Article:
Following 6 exf6 dxc3 7 Bb5+, the move 7...c6 is the most common try, examined in the game notes. Instead 7...Nc6 was Aronian's chosen weapon. In the game, Black equalized without difficulty, and even went on to win. With accurate play, White should be able to extract a slight edge from this opening, but this is tough to find at a fast time control without prior knowledge.

King’s English, Keres System 2 g3 c6 3 d4 e4 4 Qa4 [A20]

Mamedyarov, S - Khenkin, I opened with 1 c4 e5 2 g3 c6 3 d4 e4 and now with 4 Qa4, Mamedyarov repeated the rare line with which he beat Pragg at Wijk aan Zee 2022. That game continued with the sharp 4...d5 5.cxd5 b5, but Khenkin varied with 4...Na6:

Black keeps the option of ...f7-f5 to defend the e4-pawn as well as ...Na6-c7 to support the centre after a subsequent ...d7-d5. After 5 a3 Nc7 6 Nc3 f5 7 f3 Nf6 8 Bg2 d5, Black established an impressive central pawn chain, and it became clear that White didn’t get anything out of the opening. White needs to look for improvements on move 7 or earlier.

King’s English, Four Knights, 4 a3 g6 [A26]

After 1 c4 e5 2 Nc3 Nf6 3 Nf3 Nc6, the move 4 a3 is only White's 6th most popular continuation, but is a respectable way of getting a game without a huge body of concrete theory. Now 4...d5 if of course possible, but in Korobov, A - Caruana, F, Black opted for a closed setup. After 4...g6 5 g3 Bg7 6 Bg2 0-0 7 0-0 d6 8 d3 a5 9 Rb1, the players reached a well-explored tabiya with over 3,000 games in the database:

The featured game is an instructive demonstration of the plans available to both sides.

Black adopted the straightforward idea of ...Bc8-e6, ...Qd8-d7 and ...Be6-h3 to trade the light-squared bishops, while White expanded on the queenside with b2-b4 and traded rooks along the a-file. Just as White’s queen was breaking through to Black’s queenside pawns, Black’s kingside counterplay arrived just in time, with a draw by perpetual check being the logical result.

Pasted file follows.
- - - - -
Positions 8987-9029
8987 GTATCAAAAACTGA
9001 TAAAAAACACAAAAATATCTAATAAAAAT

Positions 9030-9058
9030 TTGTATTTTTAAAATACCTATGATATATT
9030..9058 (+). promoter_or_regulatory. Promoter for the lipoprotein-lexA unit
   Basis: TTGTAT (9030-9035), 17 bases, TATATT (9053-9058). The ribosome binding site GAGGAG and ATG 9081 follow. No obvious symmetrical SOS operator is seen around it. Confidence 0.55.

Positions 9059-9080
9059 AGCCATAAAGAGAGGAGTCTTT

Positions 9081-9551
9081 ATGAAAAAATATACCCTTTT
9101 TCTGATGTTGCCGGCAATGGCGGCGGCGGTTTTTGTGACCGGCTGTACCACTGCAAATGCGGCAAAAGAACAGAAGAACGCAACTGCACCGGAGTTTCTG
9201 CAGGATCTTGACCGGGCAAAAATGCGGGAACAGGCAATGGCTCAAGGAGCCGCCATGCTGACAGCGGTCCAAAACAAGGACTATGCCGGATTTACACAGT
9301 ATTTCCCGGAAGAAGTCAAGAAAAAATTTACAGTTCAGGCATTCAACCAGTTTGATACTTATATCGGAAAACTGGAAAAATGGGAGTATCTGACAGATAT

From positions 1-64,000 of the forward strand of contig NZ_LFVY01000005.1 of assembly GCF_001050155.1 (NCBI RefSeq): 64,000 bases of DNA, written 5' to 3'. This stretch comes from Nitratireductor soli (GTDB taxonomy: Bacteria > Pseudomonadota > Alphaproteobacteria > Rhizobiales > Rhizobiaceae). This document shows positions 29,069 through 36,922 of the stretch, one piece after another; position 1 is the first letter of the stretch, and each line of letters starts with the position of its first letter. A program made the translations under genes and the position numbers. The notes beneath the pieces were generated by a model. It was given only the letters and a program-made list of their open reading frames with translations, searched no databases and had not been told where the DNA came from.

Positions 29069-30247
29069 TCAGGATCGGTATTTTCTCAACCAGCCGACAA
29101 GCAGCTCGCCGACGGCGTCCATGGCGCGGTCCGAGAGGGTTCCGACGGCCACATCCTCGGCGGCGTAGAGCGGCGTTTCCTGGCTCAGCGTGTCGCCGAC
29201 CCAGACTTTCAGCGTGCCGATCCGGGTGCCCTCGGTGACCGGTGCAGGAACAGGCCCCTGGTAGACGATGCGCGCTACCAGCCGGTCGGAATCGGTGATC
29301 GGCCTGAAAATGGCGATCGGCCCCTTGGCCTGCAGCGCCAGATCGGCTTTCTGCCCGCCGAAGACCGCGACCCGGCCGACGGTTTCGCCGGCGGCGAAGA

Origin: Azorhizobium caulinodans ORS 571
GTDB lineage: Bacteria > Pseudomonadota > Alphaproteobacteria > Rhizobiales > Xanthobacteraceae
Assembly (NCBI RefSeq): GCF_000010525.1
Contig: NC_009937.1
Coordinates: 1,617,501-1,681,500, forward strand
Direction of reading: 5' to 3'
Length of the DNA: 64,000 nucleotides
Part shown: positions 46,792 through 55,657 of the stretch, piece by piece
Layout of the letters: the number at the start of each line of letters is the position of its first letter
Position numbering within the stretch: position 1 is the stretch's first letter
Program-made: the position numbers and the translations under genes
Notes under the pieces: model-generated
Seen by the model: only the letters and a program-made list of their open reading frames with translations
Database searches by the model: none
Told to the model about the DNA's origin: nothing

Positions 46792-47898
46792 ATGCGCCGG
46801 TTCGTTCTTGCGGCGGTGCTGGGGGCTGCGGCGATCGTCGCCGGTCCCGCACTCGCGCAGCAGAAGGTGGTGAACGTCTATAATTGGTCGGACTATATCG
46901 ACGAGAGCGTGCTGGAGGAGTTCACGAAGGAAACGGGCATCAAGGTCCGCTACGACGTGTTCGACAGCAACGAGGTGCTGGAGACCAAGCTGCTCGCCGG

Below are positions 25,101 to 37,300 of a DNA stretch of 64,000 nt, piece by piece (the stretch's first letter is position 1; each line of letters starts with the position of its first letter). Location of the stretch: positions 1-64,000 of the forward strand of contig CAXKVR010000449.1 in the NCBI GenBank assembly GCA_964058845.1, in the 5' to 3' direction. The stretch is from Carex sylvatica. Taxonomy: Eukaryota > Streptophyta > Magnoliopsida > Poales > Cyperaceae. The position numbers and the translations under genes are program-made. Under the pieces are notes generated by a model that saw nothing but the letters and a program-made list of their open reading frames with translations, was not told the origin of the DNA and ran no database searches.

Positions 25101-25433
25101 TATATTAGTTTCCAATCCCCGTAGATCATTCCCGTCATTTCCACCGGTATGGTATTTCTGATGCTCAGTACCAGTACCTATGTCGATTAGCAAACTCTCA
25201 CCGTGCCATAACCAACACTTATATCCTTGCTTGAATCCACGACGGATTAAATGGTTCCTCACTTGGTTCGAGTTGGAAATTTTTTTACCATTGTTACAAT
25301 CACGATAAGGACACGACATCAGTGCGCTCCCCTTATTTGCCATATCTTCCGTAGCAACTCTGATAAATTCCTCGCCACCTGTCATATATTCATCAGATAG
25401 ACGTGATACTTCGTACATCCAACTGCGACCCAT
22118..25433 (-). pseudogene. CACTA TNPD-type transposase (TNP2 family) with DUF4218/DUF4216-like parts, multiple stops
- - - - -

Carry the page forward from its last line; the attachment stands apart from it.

Symmetrical English, Hedgehog 7 Re1 a6 8 e4 d6 9 d4 [A30]

Seel, C - Shevchenko, K showcased an old-school Hedgehog starting with 1 Nf3 Nf6 2 c4 c5 3 Nc3 e6 4 g3 b6 5 Bg2 Bb7 6 0-0 Be7 7 Re1. Now 7...d5 is a very solid line, but Black didn’t shy away from the dynamic open position arising after 7...a6 8 e4 d6 9 d4 cxd4 10 Nxd4 Qc7 11 Be3 Nbd7 12 Rc1 0-0 13 f4:

Here Black usually chooses between 13...Rac8 and 13...Rfe8, but Shevchenko went for the double-edged 13...h5!?. Black temporarily slows down White's kingside pawn storm, but raises the stakes by potentially leaving Black's king more exposed once the kingside does eventually blow up. After 14 Bh3 Nc5?! 15 b4 Ncxe4 16 Nxe6! White struck with a thematic sacrifice and was soon well on top.

Pure Symmetrical, 5 Nf3 e6 6 d4 Nxd4 [A37]

So, W - Anand, V started with the well-known gambit line 1 c4 c5 2 Nc3 g6 3 g3 Bg7 4 Bg2 Nc6 5 Nf3 e6 6 d4:

The most common capture here is 6...cxd4, which usually leads to positions where Black has an isolated d-pawn. Instead Anand continued with the sharp 6...Nxd4 7 Nxd4 cxd4 8 Ne4 d5, and now 9 Qa4+ is a relatively fresh idea. It was suggested on this site by Alexandr Fier back in 2013, but picked up in practice only several years later. After 9...Kf8 10 Qa3+ Qe7 11 Nd6 Be5, the move 12 c5 is new move to over-the-board chess, although it has been explored in correspondence play. White remains a pawn down but is ahead in development and Black still needs to unravel the kingside. Later on, 16 b4! would have enabled White to keep up the pressure, but after 16 f4 White's chances for an opening advantage slipped away.

I hope you enjoy this Update!

Until next month, David.